[ExI] homebrew cold freon bath super computer
eugen at leitl.org
Fri Mar 9 19:43:26 UTC 2012
On Fri, Mar 09, 2012 at 09:56:52AM -0800, spike wrote:
> We have a tool at work which is a cold Freon bath. submerge the whole mess
Where do you work now, if it's not a secret?
> in cold freon and BOOM, we have a great poor-man's highly parallel super
> computer, ja? spike
Fluorinert & Co is *really* expensive. People have been using submersion
in mineral oil, though. As long as you don't use hard drives (SSDs are fine)
mineral oil works well enough, albeit messy.
> Another thought: in the last several years, I have heard a lot of moaning
> about how processor clock speeds suddenly stopped increasing, settling
Purely sequential people are screwed, yes. Notice that multithreaded people
will be equally screwed at sufficiently high core count (no memory coherency
for you), but they yet blissfully unaware.
> around 4 GHz. But it looks to me like we have enjoyed tremendous progress,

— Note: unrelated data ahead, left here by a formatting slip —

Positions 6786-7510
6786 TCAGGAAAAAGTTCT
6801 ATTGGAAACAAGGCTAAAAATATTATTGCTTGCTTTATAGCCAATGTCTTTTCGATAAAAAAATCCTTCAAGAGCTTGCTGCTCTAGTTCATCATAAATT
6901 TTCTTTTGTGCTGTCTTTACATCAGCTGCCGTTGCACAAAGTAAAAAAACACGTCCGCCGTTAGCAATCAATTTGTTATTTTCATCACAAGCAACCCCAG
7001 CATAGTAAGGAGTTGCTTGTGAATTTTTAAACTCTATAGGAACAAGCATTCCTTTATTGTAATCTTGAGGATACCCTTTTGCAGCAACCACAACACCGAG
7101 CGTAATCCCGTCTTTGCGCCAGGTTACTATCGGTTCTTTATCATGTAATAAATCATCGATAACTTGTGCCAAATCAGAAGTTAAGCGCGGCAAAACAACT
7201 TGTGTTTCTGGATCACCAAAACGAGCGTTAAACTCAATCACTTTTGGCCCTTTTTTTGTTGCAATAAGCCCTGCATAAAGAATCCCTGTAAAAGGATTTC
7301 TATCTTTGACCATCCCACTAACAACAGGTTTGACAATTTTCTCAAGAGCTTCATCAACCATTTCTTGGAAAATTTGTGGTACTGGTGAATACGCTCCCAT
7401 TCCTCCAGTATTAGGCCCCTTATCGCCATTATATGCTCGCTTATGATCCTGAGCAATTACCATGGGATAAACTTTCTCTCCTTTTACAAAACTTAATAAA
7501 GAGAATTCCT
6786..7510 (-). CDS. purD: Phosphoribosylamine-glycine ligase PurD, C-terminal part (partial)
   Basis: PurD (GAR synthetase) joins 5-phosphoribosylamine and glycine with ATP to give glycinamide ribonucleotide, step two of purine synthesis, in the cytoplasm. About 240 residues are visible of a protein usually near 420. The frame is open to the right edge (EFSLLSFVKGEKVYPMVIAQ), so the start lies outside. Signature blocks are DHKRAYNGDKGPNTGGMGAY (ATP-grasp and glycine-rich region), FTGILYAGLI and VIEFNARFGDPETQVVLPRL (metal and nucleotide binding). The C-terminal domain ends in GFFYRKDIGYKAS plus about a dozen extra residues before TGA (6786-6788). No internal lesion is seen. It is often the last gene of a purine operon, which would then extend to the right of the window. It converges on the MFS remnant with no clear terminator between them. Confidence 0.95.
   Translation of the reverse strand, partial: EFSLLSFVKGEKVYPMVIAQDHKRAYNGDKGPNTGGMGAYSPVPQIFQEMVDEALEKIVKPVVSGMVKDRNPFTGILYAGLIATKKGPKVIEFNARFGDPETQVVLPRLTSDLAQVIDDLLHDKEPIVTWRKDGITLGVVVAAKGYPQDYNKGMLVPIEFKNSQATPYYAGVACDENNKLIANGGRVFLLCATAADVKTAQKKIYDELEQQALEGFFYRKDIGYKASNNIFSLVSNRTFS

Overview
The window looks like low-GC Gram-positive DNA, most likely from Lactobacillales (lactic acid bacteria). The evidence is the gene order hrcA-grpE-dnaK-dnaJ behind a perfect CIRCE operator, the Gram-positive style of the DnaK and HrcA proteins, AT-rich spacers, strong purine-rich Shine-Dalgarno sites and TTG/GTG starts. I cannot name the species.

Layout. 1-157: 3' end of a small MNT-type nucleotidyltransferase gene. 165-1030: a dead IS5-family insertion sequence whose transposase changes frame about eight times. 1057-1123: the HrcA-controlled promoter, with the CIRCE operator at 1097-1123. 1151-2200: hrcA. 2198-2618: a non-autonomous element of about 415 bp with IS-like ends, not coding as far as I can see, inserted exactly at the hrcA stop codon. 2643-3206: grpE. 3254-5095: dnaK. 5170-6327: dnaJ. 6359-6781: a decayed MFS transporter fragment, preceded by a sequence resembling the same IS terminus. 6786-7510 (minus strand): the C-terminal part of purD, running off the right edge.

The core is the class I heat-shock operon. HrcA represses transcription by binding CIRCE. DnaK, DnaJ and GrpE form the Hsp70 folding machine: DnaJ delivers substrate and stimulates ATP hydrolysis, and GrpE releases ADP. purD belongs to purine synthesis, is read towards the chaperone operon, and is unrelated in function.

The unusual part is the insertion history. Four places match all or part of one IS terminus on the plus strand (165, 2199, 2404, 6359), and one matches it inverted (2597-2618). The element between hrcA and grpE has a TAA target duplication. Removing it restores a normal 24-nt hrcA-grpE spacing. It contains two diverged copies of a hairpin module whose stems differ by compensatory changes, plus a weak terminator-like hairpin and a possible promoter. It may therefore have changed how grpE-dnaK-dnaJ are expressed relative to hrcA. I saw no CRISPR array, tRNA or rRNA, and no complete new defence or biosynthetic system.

> not in calculations per unit time, but rather in calculations per unit
> energy. That these little phone processors can do so much is really
Sure, Koomey's Law:
> exciting, because there are so many useful tasks that do not require
> trillions of calculations, but perhaps only a few billion. Chess is a good
> example: it is playing at the level of the best humans using less than a
> watt. If we can do all that for just that little bit of energy, we can
> stack them closely and carry away the waste heat using a simple device.
> This reduces the latency between nodes and opens up a whole nuther
> collection of capabilities and a whole nuther field of cool challenges.
Watercooled racks and since recently whole turnkey supercomputers are
Now 3D-stacking with TSV with forced (microliquidics) liquid (metal as
in Ga or K/Na eutectic?) cooling has not made mainstream yet.
I anticipate liquid cooling in enthusiast APU/memory stack setups very soon
now (couple more years) and then in the mainstream by 2020 latest.
> Processor hipsters, have we had major advances in calculations per unit
> energy, or watt?
Sure, websearch Koomey's Law.
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